If the swap volume is in a volume group that gets activated in initramfs, simply follow the instructions in Power management/Suspend and hibernate#Hibernation.

Using a swap partition

To resume from a encrypted swap partition, the encrypted partition must be unlocked in the initramfs.

  • When using the default busybox-based initramfs with the encrypt hook, follow the instructions in #mkinitcpio hook.
  • When using the systemd-based initramfs with the sd-encrypt mkinitcpio hook, simply specify additional rd.luks kernel parateters to unlock the swap partition.

mkinitcpio hook

Merge-arrows-2.pngThis article or section is a candidate for merging with dm-crypt/Specialties#Multiple non-root partitions.Merge-arrows-2.png

Notes: Same use case. (Discuss in Talk:Dm-crypt/Swap encryption#)
Note: This section is only applicable when using the encrypt hook, which can only unlock a single device (FS#23182). With sd-encrypt multiple devices may be unlocked, see dm-crypt/System configuration#Using sd-encrypt hook.

If the swap device is on a different device from that of the root file system, it will not be opened by the encrypt hook, i.e. the resume will take place before /etc/crypttab can be used, therefore it is required to create a hook in /etc/mkinitcpio.conf to open the swap LUKS device before resuming.

If you want to use a partition which is currently used by the system, you have to disable it first:

# swapoff /dev/<device>

Also make sure you remove any line in /etc/crypttab pointing to this device.

If you are reusing an existing swap partition, and if the partition is on a GPT partition table, you will need use gdisk to set the partition attribute 63 "do not automount" on it. This will prevent systemd-gpt-auto-generator from discovering and enabling the partition at boot.

The following setup has the disadvantage of having to insert an additional passphrase for the swap partition manually on every boot.

Warning: Do not use this setup with a key file if /boot is unencrypted. Please read about the issue reported here. Alternatively, use a gnupg-encrypted keyfile as per https://bbs.archlinux.org/viewtopic.php?id=120181

To format the encrypted container for the swap partition, create a keyslot for a user-memorizable passphrase.

# cryptsetup luksFormat /dev/<device>

Open the partition in /dev/mapper:

# cryptsetup open /dev/<device> swapDevice

Create a swap filesystem inside the mapped partition:

# mkswap /dev/mapper/swapDevice

Now you have to create a hook to open the swap at boot time. You can either install and configure mkinitcpio-openswapAUR, or follow the following instructions. Create a hook file containing the open command:

/etc/initcpio/hooks/openswap
run_hook ()
{
    cryptsetup open /dev/<device> swapDevice
}

Tango-view-fullscreen.pngThis article or section needs expansion.Tango-view-fullscreen.png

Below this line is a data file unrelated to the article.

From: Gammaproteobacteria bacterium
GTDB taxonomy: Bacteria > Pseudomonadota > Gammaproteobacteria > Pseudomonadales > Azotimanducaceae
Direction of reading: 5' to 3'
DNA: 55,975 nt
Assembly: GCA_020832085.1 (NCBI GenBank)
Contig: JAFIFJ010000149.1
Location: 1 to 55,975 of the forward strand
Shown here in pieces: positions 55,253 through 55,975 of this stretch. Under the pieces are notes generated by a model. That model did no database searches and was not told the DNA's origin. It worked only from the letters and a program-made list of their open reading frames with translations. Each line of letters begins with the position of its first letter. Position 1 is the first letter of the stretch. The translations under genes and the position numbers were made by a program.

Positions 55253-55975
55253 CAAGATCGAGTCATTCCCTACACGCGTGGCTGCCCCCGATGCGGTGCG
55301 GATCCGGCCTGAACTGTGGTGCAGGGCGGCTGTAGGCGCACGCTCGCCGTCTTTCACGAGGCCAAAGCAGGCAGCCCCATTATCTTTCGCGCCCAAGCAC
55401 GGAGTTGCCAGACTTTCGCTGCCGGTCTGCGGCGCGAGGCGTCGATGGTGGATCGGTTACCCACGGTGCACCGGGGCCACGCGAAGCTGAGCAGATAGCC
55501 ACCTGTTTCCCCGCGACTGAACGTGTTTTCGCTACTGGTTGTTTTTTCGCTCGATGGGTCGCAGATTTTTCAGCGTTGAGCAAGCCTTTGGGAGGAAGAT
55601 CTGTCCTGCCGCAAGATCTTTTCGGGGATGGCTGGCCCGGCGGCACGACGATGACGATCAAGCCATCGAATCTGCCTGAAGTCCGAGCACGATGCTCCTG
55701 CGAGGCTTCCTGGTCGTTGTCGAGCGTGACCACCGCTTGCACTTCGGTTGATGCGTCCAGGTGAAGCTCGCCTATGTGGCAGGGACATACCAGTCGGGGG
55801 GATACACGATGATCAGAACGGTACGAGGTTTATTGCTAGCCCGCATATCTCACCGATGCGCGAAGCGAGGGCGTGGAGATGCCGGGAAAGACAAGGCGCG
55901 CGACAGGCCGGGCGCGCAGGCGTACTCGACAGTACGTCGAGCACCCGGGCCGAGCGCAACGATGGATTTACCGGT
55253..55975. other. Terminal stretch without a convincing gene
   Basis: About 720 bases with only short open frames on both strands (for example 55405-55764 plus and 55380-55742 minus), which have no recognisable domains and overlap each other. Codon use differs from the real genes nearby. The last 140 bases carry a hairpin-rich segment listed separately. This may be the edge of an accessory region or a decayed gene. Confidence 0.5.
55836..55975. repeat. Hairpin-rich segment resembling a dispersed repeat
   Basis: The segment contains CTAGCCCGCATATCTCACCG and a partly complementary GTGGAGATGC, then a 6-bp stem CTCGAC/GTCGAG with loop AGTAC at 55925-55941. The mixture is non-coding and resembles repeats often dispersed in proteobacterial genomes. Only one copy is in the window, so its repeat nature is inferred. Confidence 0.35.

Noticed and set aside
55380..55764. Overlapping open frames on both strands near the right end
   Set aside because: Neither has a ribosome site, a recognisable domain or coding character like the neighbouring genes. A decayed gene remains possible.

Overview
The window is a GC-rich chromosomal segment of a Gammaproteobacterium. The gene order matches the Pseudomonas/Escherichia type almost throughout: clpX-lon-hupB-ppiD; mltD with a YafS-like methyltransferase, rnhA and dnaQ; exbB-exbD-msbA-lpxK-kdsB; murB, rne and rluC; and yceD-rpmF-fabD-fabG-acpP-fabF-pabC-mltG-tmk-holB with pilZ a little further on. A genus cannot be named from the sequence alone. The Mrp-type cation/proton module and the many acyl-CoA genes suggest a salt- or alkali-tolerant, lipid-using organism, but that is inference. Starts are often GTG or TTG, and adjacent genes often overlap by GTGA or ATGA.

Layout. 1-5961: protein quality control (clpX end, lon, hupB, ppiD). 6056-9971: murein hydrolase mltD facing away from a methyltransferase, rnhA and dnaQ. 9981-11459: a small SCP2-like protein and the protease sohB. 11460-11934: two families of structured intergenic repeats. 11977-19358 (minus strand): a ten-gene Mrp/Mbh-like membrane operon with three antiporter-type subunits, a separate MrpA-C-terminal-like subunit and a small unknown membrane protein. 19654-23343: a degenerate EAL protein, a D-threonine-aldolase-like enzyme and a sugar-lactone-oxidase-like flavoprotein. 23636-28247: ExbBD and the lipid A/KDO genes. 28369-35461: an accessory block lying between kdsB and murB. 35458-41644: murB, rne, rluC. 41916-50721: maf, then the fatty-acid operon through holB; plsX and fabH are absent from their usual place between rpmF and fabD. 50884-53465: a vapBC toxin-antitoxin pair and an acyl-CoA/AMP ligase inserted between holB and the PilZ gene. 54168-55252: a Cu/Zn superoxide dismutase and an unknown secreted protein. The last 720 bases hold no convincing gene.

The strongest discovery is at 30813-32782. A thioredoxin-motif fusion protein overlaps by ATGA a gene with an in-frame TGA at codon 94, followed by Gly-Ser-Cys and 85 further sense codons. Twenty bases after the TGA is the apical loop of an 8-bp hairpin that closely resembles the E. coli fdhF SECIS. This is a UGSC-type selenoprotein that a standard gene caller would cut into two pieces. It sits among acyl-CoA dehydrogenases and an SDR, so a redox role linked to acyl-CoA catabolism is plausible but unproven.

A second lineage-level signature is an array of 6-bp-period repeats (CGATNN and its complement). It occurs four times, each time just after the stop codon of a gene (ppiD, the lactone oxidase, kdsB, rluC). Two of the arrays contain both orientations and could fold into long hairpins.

Reason: Mounting the file system is dangerous and destructive. The keyfile should not be read from the root file system. (Discuss in Talk:Dm-crypt/Swap encryption#)

for opening the swap device by typing your password or

/etc/initcpio/hooks/openswap
run_hook ()
{
    ## Optional: To avoid race conditions
    x=0;
    while [ ! -b /dev/mapper/<root-device> ] && [ $x -le 10 ]; do
       x=$((x+1))
       sleep .2
    done
    ## End of optional

    mkdir crypto_key_device
    mount /dev/mapper/<root-device> crypto_key_device
    cryptsetup open --key-file crypto_key_device/<path-to-the-key> /dev/<device> swapDevice
    umount crypto_key_device
}

for opening the swap device by loading a keyfile from a crypted root device.

On some computers race conditions may occur when mkinitcpio tries to mount the device before the decryption process and device enumeration is completed. The commented Optional block will delay the boot process up to 2 seconds until the root device is ready to mount.

Note: If swap is on a Solid State Disk (SSD) and Discard/TRIM is desired the option --allow-discards has to get added to the cryptsetup line in the openswap hook above. See Dm-crypt/Specialties#Discard/TRIM support for solid state drives (SSD) or SSD for more information on discard. Additionally you have to add the mount option 'discard' to your fstab entry for the swap device.

Then create and edit the hook setup file:

/etc/initcpio/install/openswap
build ()
{
   add_runscript
}
help ()
{
cat<<HELPEOF
  This opens the swap encrypted partition /dev/<device> in /dev/mapper/swapDevice
HELPEOF
}

Add the hook openswap in the HOOKS array in /etc/mkinitcpio.conf, before filesystem but after encrypt. Do not forget to add the resume hook after openswap.

HOOKS=(... encrypt openswap resume filesystems ...)

Regenerate the initramfs.

Add the mapped partition to /etc/fstab by adding the following line:

/dev/mapper/swapDevice swap swap defaults 0 0

Set up your system to resume from /dev/mapper/swapDevice. For example, if you use GRUB with kernel hibernation support, add the kernel parameter resume=/dev/mapper/swapDevice to GRUB by appending it to the GRUB_CMDLINE_LINUX_DEFAULT variable in /etc/default/grub. A kernel line with encrypted root and swap partitions can look like this:

kernel /vmlinuz-linux cryptdevice=/dev/sda2:rootDevice root=/dev/mapper/rootDevice resume=/dev/mapper/swapDevice ro

At boot time, the openswap hook will open the swap partition so the kernel resume may use it. If you use special hooks for resuming from hibernation, make sure they are placed after openswap in the HOOKS array. Please note that because of initrd opening swap, there is no entry for swapDevice in /etc/crypttab needed in this case.

Using a swap file

A swap file can be used to reserve swap-space within an existing partition and may also be setup inside an encrypted blockdevice's partition.

Follow swap file creation instructions in Swap#Swap file and set up hibernation according to Power management/Suspend and hibernate#Hibernation into swap file.

Note: When resuming from a swapfile the resume parameter must point to the unlocked/mapped device that contains the file system with the swap file.

Known Issues